What’s not allowed is for you to claim sovereignty over your land, and take your land from their territory (unless you have a military capability they’re afraid of).
      Control and taxation of land is the primary mechanism through which people are enslaved, and thus it is the land that government will fight to retain control of. This is by far the least-understood area of economics, for reasons that should be obvious.

      Liked by 1 person

  2. I’ll just add that Snowden seems to be coming from the perspective that we “get rights” from the government.
    Rights can be given and taken, based on things that people in the government write down and call “laws”.
    “The People” must look to the Constitution to “find their rights”, rather than the Government must look to the Constitution to “find their expressed, limited powers”.

    So, he is arguing within a box that assumes away our natural rights, and gives them to a small group of people, calling themselves a “government”.

    So, within that box, he is correct… “we” don’t have the “right” to secede, simply because the government has given itself the power to outlaw it. (kind of like it gives itself unlimited powers by declaring a National Emergency)
    “we” don’t have a say in this… it is “law” for perpetuity.
    We are born into this “system” and cannot “legally” dissent in any fashion.


    1. Snowden spends the first part of the book defending the original constitution, within which a free people who had inalienable rights voluntarily formed a union. States ruled supreme and the federal government only existed for a few purposes. It was such a weak government that it could not raise armies or even enforce the Bill of Rights, which anyway was only a list. Madison thought such a list unnecessary, as the rights existed extant. Listing them might make them appear to be the product of government edict.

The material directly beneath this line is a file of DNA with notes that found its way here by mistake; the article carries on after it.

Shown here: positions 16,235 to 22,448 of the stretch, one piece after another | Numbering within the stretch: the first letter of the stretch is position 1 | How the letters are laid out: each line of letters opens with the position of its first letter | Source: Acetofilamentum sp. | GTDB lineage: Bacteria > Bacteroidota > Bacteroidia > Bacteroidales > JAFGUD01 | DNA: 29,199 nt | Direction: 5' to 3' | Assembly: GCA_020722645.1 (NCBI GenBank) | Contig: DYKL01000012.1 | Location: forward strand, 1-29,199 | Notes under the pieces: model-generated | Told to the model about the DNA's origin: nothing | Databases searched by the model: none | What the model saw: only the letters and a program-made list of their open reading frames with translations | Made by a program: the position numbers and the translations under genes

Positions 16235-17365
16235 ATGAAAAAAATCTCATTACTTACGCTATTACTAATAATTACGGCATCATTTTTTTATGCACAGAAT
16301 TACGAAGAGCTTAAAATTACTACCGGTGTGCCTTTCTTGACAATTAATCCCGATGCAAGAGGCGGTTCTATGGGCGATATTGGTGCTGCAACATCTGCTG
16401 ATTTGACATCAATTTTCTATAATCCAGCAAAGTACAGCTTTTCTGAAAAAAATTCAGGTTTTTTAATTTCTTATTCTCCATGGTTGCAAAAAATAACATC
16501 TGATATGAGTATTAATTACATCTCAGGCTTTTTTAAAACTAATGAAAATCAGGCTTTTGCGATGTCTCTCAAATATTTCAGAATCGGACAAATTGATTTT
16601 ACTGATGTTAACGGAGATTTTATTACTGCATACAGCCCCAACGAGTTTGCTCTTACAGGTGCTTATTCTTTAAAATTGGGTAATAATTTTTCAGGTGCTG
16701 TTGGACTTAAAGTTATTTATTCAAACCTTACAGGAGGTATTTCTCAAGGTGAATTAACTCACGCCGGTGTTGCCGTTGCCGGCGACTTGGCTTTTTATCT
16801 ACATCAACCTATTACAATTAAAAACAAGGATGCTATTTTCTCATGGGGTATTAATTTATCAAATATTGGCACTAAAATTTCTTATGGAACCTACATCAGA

Snowden seems to like that system. Reading only the author’s introduction, we find that he detests the system that evolved,

      Any American who has seen the terrible bureaucracy of today’s government and corporations in action knows that it has a dual nature. It wants to crush you, to make you an object of its will out of a deep-seated hate.”

      Go easy on him. He is one of us.

      Liked by 1 person

      1. @Mark

        I can’t get past this quote in the above post from Snowden…
        “…There was no legal mechanism included in the United States Constitution for secession…”

        Consider this…
        The Constitution was written and ratified by a people who had just fought a war to escape from a tyrannical government.
        Does it make sense that they would then create a document that prohibited them from seceding and defending their right to do so, if the government became similarly tyrannical?

        For Snowden to conclude that they were indeed prohibited because there was no “legal mechanism” included in the Constitution, both assumes the above absurd notion to be true, and also completely mis-represents what the Constitution even purports to do.

        As I mentioned in a previous comment, The Constitution doesn’t purport to list off the limited rights of the people. So that if it’s “not in the constitution, the right doesn’t exist.”
        Thats limiting the people’s rights, not limiting the government.

        No, the Constitution purports to limit the Government’s powers by listing, specifically, what the Government is allowed to do. (or shall not do)

        In his search through the document, I wonder where Snowden found that the government was “legally allowed to kill people who voted to leave the union, and then force them back in as tax slaves, for perpetuity.”?


        1. Yeah, I probably wasn’t grasping Snowden’s words when he wrote that had the South based secession on “popular sovereignty”:instead of “states’ rights” that they would have a legal case. It did not matter, as the North was not going to allow it, legal or not.


      2. Go easy on him [Edward Snowden]. He is one of us.

        What The Hell do I read here now???

        No wonder you fall so easily for the cheap malipulative tricks of fellow military industrial cuck Stephers….

        Holy cow man, how can you Monkey Stream Media pushed, BBC interviewed, half A.I. controlled opposition clown Edward fecking Snowden EVER see as “one of us”???

        Or in other words: if he is “one of you guys”, you guys are as dirty as him and certainly not “one of me”.

        That he writes something once in a while that is true doesn’t mean anything. Even Shillary and Joey child licker Biden have said things that were true. Or Dolfy H., or whatever other clown the Building of the Beast presents to us as “reliable”, “credible”, up to “one of us”.

        I hope I misread this, because pushing Snowden as some kinda savior is out of fashion for 10 years already, and unacceptable for a blog that in theory is about truth seeking.


        1. This is a different Edward Snowden than the one you’re thinking of – Mark has clarified this several times.
          It is odd that they have the same name though.


  3. Interesting and timely topic.